I'd love to have a golden retriever as my first dog - I've loved the breed since losing my fear of dogs. My grandfather had a rescued Goldie, who was the biggest and friendliest thing I'd ever met. He was the most lovely shade of deep red-gold and had a fine, but happy face to him. He was a total suck though -he'd have to be at your side at all times, or else he'd be sitting in top of you if he had the chance! Having a medium size breed by your side is one thing, but having a 30kg+ male dog on your lap is another! I'd like to have a Norwegian Elkhound (http://www.petforums.co.uk/resources/images/thumb/0/01/Norwegian-Elkhound.jpg/350px-Norwegian-Elkhound.jpg), which are unusual in the UK - my aunt rescues them, and they're fantastic guard dogs and great family pets. They're loud when they need to be, but so cuddly when they don't need to be. The female Elkie my aunt has now is mental - she listens sometimes to up my aunt and uncle, and for guests, but nearly all the time to the 5 year old son. They tend to be a one-person dog; they love everyone in the family and friends circle, but they have one favourite that they'll sit beside and cuddle most - that dog would sit beside him and follow him anywhere, though when they all met her and the paperwork was being processed for her, she was very boisterous on their first walk in a local forest and knocked him into a puddle, to which he said he didn't like her and she should be given back. She's calmed down now and he loves her. I have a soft spot for the (UK) Staffordshire Bull Terrier, but they've been overbred here and have a reputation for being aggressive. The few I've met have been so cuddly and playful with everyone and every dog, so it's quite sad for them to be labelled like that.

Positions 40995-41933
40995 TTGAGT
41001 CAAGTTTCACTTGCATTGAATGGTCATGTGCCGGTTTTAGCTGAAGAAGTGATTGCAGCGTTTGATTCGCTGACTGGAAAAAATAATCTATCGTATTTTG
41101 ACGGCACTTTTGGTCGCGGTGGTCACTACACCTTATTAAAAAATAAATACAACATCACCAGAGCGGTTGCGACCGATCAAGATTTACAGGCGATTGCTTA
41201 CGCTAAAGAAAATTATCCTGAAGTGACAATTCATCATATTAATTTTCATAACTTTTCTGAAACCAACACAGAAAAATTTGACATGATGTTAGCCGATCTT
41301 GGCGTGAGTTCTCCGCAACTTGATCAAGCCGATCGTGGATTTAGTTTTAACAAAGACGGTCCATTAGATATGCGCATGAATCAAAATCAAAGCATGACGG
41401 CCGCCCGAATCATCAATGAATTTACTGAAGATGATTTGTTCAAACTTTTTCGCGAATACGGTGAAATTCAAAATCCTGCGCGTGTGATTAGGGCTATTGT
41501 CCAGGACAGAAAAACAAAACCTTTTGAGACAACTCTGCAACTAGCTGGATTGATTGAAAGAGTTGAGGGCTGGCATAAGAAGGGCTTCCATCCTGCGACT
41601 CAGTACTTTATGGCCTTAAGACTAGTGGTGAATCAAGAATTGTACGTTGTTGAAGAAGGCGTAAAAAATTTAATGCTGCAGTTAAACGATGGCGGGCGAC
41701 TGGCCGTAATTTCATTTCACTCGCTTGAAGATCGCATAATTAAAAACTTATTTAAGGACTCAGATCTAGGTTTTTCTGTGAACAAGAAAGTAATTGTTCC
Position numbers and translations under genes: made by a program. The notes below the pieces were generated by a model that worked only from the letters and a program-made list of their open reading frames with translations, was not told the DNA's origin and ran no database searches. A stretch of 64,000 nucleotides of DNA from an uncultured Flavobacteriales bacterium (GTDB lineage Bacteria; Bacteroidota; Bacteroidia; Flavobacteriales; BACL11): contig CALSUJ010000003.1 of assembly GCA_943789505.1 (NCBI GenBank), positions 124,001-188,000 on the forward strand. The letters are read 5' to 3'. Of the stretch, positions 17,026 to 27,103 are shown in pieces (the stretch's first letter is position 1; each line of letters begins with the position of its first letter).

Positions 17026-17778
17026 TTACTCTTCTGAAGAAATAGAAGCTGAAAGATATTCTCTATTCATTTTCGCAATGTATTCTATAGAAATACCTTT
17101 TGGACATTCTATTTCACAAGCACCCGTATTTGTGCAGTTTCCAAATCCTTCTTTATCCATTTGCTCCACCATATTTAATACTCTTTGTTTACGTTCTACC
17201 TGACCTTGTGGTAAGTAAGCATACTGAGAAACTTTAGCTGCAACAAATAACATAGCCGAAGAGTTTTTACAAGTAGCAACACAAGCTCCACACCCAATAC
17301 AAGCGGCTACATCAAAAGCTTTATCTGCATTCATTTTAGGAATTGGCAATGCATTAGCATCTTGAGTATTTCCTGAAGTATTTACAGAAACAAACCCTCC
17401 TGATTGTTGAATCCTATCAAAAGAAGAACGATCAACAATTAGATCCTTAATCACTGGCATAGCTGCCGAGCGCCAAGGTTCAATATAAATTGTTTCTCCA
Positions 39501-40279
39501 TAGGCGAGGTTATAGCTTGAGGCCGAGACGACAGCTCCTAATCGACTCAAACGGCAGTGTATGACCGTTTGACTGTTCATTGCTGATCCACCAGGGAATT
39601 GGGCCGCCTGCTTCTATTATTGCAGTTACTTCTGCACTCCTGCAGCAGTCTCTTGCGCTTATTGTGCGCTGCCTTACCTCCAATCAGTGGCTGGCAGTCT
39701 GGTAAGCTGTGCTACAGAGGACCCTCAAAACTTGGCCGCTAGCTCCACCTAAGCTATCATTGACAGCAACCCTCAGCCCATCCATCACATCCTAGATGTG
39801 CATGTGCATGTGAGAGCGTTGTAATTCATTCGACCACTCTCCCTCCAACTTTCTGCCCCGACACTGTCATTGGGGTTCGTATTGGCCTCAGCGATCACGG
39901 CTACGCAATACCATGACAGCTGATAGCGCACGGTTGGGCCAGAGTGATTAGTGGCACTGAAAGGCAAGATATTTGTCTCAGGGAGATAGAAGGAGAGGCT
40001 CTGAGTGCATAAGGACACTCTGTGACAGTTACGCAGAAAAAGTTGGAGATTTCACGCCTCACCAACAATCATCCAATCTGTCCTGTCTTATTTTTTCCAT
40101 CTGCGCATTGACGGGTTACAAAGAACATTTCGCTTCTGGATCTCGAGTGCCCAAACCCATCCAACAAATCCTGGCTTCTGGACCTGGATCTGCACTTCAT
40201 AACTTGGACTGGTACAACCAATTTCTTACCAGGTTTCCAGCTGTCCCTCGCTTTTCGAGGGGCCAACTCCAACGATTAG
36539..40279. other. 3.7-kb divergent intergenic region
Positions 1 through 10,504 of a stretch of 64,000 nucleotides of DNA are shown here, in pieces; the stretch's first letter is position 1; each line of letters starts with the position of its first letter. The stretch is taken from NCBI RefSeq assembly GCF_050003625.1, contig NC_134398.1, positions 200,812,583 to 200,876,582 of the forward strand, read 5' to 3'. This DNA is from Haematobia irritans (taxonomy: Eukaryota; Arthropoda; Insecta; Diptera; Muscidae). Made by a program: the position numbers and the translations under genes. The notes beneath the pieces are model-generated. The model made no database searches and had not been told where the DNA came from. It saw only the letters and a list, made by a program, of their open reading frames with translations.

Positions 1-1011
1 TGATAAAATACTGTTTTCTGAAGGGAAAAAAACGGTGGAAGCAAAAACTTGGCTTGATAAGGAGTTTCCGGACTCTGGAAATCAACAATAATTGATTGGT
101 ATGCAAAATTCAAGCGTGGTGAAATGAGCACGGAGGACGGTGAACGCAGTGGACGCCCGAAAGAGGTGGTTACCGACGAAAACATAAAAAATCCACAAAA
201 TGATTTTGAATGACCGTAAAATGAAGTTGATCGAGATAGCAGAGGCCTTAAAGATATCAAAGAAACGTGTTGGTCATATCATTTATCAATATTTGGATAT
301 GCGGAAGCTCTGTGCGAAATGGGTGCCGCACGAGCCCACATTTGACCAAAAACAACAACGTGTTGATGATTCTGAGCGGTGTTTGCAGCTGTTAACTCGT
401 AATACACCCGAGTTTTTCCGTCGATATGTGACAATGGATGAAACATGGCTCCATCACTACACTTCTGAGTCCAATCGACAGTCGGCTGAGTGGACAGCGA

One of my close friends has one of the Staffies, and she has worked with the dog to be a good breed ambassador; it's sad to see people bundle a child or a dog away from this dog at our heels, just for her look. She's still young, and doesn't understand why she might get shouted at or have a kick aimed at her. If you were sitting at my friend's house, this dog would happily curl up in your lap and go to sleep. To me, it's irresponsible breeders breeding aggressive dogs, and irresponsible owners not caring for the dogs properly or allowing them to become aggressive.

I'm happy as long as whatever animal in my life loves me back. I may have to bribe them to love me, though! I've bribed horses to be good with Polo mints and apples! The dominant mare was tricky but I bribed her a bit and asserted myself over her, much to her displeasing! She was a big horse - over 16 1/2 hands tall, so a bit of bribing was needed to get her to behave!
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Rebel_A97

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PostSubject: Re: Pet talk!   Sun May 11, 2014 11:17 pm

Widget and Sprocket are cool names; I like how you thought into it too. Was Widget not hand raised, is that why he bites?

Golden Retrievers are awesome dogs! If I didn't have allergies, I would've gotten them although I'm quite happy with the Coton. Norwegian Elkhounds are also cool; I've never seen one before. That's cool that you have and good job to your aunt who rescues them! What do you think you would name your future dog?

Yeah bully breeds tend to get a bad reputation b/c of what they were bred to do years ago and b/c all of the attacks on people. They kick at your friend's dog? That's wrong and abusive; has your friend ever tried to call the police on them? I agree with your last statement in your third paragraph, but I still believe they can just turn like some other breeds can. I had a Husky out with me (when I worked in a kennel) and the dog was calm and friendly. Next thing I knew he was growling at me, teeth bared and all. So I believe any breed can just turn.

Oh that's so cool you get to be with horses too! I love them as well, but haven't had much experience with them. I've been near minis and one Mustang, but Cisco was older. What breeds were the horses you were near?
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Arca Hejaran

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PostSubject: Re: Pet talk!   Wed May 14, 2014 11:51 am

Yes, any breeds can turn when they're unnerved. The trick is to find out what the problem is before they turn.

I'm all into cats, I just love them :-)
My current cat (my old one was in heat and left me for a tomcat; never saw her since) is quiet but sometimes she turned on me too - it was because she didn't like me (or anyone else) to touch her belly.